PS: I am not speaking to all of Christianity, that would be crazy talk, to condemn a group so large based one uniting characteristic. I am speaking to my a few friends. I am speaking to certain right wing conservative loud mouths in the media. I am speaking to the madness that has this country divided in half. Go be a christian nation then! One that does not take care of it’s poor. One that doesn’t welcome it’s Mexican christian brothers and sisters. One that condemns love unless it fits a certain standard. One that allows the powerful to climb to greater heights of power on the backs of the weak and calls that virtue. One that doesn’t have a black president. One in which women get to be incubators for the God fearing state. Fear and greed and hate have no business speaking in God’s name. God doesn’t need my help, but this is just starting to make me crazy! Oh, and don’t assume that I don’t believe in God because I believe you are a dick. You are not God and you do not speak for him.

One more minor thing, A&E is not a government entity and therefore not infringing on free speech. So say whatever you want, and with some exceptions you will not be prosecuted. By law. By the government. Do not expect the first amendment to protect you from any and all consequences of saying small minded and bigoted things. It won’t. People may get angry with you, you may be fired. Neither Christianity nor the constitution will shield you from the fact that you are an asshat. Sing your beliefs at the top of your lungs, but when they are cruel and prejudiced, expect reactions.

Here is a kinder, gentler, more christian blog post of some of the hypocrisy I was ranting against above:

screen time: beautiful apps for children

parenting, Uncategorized December 14, 2013

When I was pregnant with my son I was resolute about the role I wanted technology to play in his early life. Wood blocks, books, dirt and the great outdoors. No smartphones decked out in baby proof cases, no TVs in the car, no tablets at the table. Now that’s he is 15 months old, I am beginning to question my earlier convictions. We are still strictly a no TV house and I am not running to the apple store for a jr. iPad, but I have indulged in some app purchases for the younger set.

I understand that ‘screen time’ detracts from the never ending experiment that toddlers are engaged in, that repeatedly transferring a spoon from the countertop to a bowl is a vital activity. I have come to believe that our family at least, cannot pretend that iPhones and tablets and laptops are not hopelessly ubiquitous in today’s world, and that like it or not, the kid is going to take interest. My hope is that I can guide my son’s engagement and keep it contained so that it doesn’t overwhelm and prevent him from engaging with the ‘real’ world.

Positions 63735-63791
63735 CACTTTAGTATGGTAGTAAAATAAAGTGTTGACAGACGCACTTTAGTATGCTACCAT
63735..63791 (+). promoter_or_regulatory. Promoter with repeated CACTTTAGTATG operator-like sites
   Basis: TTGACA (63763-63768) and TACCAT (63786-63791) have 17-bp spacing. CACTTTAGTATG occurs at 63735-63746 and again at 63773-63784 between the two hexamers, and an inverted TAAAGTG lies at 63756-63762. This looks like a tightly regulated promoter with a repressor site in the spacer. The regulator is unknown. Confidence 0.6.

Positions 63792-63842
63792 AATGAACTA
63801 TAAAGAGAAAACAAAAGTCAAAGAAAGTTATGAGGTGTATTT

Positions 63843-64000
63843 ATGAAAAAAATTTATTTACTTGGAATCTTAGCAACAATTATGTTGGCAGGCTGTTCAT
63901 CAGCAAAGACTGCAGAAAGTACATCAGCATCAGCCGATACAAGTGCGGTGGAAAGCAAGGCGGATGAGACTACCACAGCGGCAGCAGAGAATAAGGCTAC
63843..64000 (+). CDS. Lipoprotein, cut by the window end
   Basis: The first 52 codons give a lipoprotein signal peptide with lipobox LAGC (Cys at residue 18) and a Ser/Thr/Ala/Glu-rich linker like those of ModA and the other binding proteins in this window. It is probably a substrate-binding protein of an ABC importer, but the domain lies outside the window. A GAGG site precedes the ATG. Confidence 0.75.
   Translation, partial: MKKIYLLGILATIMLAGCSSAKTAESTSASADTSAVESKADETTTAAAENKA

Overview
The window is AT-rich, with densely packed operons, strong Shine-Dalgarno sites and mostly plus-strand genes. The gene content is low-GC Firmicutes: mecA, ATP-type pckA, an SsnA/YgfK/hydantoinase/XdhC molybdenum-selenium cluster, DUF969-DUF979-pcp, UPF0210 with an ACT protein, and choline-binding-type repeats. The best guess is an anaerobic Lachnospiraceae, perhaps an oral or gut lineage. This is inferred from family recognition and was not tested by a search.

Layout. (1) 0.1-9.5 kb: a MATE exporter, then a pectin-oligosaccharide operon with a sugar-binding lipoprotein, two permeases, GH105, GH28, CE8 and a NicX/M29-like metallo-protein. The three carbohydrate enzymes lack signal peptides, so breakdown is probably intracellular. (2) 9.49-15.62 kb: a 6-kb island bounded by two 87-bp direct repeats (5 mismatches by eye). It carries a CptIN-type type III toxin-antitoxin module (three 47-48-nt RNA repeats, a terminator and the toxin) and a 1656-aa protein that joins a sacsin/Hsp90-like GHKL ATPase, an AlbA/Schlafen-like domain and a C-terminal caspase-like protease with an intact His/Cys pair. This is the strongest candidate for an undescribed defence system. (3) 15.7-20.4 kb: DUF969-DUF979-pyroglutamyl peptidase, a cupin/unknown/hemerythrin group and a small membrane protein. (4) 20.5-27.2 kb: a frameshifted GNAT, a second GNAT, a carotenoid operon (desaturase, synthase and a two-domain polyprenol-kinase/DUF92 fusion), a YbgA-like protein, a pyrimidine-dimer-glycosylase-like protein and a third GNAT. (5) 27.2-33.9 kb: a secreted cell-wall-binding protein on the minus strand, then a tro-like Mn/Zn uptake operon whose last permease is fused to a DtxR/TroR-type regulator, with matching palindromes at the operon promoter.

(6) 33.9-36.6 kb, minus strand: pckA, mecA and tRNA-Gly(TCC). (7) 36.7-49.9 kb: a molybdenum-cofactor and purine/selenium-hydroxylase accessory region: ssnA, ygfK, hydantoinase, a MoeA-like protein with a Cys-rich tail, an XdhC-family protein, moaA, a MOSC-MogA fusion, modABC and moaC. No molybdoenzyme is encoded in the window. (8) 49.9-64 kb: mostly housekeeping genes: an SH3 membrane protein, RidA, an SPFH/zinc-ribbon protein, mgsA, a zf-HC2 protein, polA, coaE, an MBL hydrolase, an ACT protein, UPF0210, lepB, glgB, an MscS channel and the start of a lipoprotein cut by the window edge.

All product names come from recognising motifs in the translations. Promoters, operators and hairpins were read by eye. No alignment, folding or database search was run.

Here are a few apps that I have found, I have searched for apps that are beautiful and educational. I found that some are elevating applications to art and am happy to expose my son (carefully and in small doses) to what will likely be a great area of creative effort in the coming years (as well as a great opportunity to waste time).

1. Christoph Niemann’s ‘Petting Zoo’
This app is amazing, artfully done and very amusing.


2. Eric Carle’s ‘My Vert First App’
This one is very simple and showcases Eric Carle’s well loved children’s art.


3. Disney’s ‘It’s a Small World’
This is as close to TV as my son gets. It’s a sweet musical trip around the world and he loves it.


4. Charley Harper’s ‘Peekaboo Forest’. This is a simple app with an attractive design that teaches the names of various woodland creatures.


5. Moonbots ‘The Numberlys’. This is basically an animated short with interactive abilities. It is too mature for my son, but my husband loves it. It has very cool graphics and is quietly witty. I look forward to when I can share it with my son.



green living, lifestyle, parenting December 13, 2013

After a big batch of homemade sourdough pancakes and spending the weekend planning a greenhouse food garden while folding a load of cloth diapers and lamenting my 15 month old’s constant desire to nurse, this blog post was just what I needed.

Here’s what I would say about it all if I were funnier:

We clearly fall somewhere in the ‘only eat local organic food blessed by vegan unicorns.’ Live and let live, toss your disposable diapers in the landfill and enjoy boxed Mac and cheese! (Both of which I also did this weekend). That is all the news that’s fit to print from me today. I also realize it is Friday, but my husband’s days off are Tuesday and Wednesday, everything is relative.